Eleven Eleven – Review

Eleven Eleven (Rated PEGI-12) is the new VR/AR experience from SYFY, Sky VR, and NBCUniversal. Anyone who owns a VR headset or an Apple phone (more on that later) should buy this. As VR experiences go, this is one of the most immersive on offer.

Eleven Eleven is a set of stories set on the doomed planet of Kairos Linea, which is about to be obliterated by nukes dropped from orbit by its corporate overlords, who have got quite peeved that people are shooting back at them with the weapons they manufactured rather than shooting each other like good little corporate slaves. Seems a little extreme, but that’s capitalism for you. Each story plays out in real time, taking eleven minutes and eleven seconds to complete, and players are free to either follow one story to completion, flip between stories, go exploring around the place all by themselves and ignore the story entirely, or even pull back to an overview of the world called “Goddess Mode” which allows an overview of all the events at once.

Goddess Mode is definitely the ace in the hole here. There is something amazing about hovering in the air over the city, then leaning in to poke your head into a building to watch the story within play out before you in miniature before snapping back to one story in particular, walking around the character as the scene plays out.

Oh yes, it should be noted that this falls squarely into the category of “Walking Simulator” games. There is no actual interaction here, the player is just a bystander, though with that said there are objects to examine, posters and graffiti to look at (the alien language used in game has a translation cypher the developers are planning to release in the future to allow the graffiti to be decoded), and with the ability to explore at your leisure there is plenty of content here.

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Regarding the more technical aspects, the game is currently out for pretty much every mainstream VR headset – Rift, Vive, PS VR, etc, but the AR component of it is only for Apple phones. It makes extensive use of Apple’s AR Kit, so – for the moment at least – Android users are left out in the cold. An Android version is being looked at, but no promises on if/when it might see the light of day. A shame, but perhaps understandable.

Regarding the VR experience, those who suffer from motion sickness will likely be mostly okay here, though the opening animation can be a little disorientating as it consists of an empty void with images hurtling towards the user’s eyes. Goddess Mode might also trigger vertigo in some individuals but this can be mitigated by not going all the way to the furthest level of zoom. The control system is very intuitive for any gamer, defaulting to the by-now-standard left stick to move and right stick to rotate the camera, with the triggers being used to interact with characters. Even non-gamers should find this fairly easy to get to grips with as the game offers plenty of prompts and feedback, and the now common “teleport” method of moving in VR games is well implemented here, with a simple point and click all that is needed to move.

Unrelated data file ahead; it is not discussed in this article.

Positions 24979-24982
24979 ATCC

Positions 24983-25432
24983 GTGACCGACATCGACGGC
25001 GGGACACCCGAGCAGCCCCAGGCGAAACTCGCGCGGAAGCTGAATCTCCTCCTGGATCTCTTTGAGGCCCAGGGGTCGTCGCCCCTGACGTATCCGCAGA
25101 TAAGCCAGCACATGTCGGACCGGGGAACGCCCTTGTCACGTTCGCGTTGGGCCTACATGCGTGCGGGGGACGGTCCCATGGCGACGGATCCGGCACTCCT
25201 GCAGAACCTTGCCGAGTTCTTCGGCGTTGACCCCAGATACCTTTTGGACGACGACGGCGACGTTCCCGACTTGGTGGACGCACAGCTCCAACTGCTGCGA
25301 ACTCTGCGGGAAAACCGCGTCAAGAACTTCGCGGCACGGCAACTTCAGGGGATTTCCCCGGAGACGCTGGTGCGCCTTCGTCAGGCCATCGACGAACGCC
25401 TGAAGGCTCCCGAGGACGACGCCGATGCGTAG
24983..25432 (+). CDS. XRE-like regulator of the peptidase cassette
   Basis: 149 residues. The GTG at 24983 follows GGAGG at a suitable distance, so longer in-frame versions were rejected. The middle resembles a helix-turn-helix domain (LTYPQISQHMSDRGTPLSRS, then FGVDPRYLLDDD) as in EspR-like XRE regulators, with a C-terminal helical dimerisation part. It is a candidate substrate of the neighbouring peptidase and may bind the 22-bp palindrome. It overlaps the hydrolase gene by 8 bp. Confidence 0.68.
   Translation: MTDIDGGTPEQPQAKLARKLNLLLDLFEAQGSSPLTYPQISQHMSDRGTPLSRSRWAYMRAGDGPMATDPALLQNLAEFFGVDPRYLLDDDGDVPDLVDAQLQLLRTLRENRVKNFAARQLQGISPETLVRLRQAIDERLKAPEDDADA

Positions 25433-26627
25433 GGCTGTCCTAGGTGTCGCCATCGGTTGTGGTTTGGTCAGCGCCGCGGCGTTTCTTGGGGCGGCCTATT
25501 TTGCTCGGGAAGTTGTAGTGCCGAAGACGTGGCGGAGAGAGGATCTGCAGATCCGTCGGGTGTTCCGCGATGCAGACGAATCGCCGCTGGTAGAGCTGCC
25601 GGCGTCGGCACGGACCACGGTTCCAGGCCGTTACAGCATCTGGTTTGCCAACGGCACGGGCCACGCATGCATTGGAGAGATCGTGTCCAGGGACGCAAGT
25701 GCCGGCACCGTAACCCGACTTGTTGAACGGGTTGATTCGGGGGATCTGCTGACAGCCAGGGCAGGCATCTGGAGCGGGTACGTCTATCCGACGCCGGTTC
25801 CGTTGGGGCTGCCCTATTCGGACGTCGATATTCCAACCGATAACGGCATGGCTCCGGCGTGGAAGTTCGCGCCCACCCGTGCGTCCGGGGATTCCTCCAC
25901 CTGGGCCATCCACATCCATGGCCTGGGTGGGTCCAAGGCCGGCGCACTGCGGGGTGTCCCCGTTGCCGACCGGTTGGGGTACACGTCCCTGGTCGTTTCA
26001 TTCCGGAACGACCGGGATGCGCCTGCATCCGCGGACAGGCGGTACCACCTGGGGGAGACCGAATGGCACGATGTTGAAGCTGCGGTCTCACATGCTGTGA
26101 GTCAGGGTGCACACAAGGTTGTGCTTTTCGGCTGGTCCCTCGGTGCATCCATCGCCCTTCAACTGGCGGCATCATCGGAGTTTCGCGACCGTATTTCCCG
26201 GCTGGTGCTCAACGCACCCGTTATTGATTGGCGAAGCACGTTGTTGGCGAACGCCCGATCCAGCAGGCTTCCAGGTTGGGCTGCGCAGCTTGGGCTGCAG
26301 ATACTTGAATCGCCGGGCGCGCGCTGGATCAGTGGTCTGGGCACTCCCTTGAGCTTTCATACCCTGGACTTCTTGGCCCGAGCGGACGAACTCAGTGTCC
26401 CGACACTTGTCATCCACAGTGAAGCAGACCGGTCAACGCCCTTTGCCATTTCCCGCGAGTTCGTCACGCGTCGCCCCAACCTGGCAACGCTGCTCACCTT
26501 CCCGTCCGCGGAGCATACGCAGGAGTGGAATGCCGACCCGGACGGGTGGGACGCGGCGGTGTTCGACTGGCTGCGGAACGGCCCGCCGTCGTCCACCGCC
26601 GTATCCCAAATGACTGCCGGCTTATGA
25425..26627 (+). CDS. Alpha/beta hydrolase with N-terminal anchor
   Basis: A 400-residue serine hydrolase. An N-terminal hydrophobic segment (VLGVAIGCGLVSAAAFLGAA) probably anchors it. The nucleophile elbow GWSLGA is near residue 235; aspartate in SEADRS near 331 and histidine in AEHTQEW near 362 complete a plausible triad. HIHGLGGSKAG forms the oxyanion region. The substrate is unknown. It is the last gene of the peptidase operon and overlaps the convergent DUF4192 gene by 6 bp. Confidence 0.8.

Graphically the game is nothing too special, bringing up comparisons to the graphical styles of Fortnight and Wildstar, but once immersed it’s very easy to simply be swept up in the experience. The graphics might be a bit cartoony, but it doesn’t distract from the events going on around the player. The voice acting is solid, featuring talent from both film, TV, and gaming.

Eleven Eleven is another attempt, as the creators themselves say, to break the frame, to move out of the confines of the television or the monitor or the tablet. While a very different animal it does bring up comparisons to the ill-fated Defiance and to Quantum Break, both of which attempted to mix up and integrate the TV and gaming experience in different ways. Quantum Break was criticised for essentially forcing gamers to sit and watch episodes of a TV program between sections, while Defiance‘s attempt to have events in the TV show influenced by events in their MMO (and vice versa) ultimately failed as the game was met with a mixed critical reception.

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Eleven Eleven, on the other hand, is a stand alone story; a rarity in the days of microtransactions and DLC hampering the experience. Customers can be confident that on buying this, they have a complete story to experience from start to end that isn’t reliant on another medium, or another game, or on buying DLC, and for that reason alone it should be supported. The fact it is also an engaging and enjoyable experience is merely the cherry on the cake.

Eleven Eleven is available to download now in VR in store at Oculus, HTC, Sony and Samsung; in AR via the App Store and through Sky VR.

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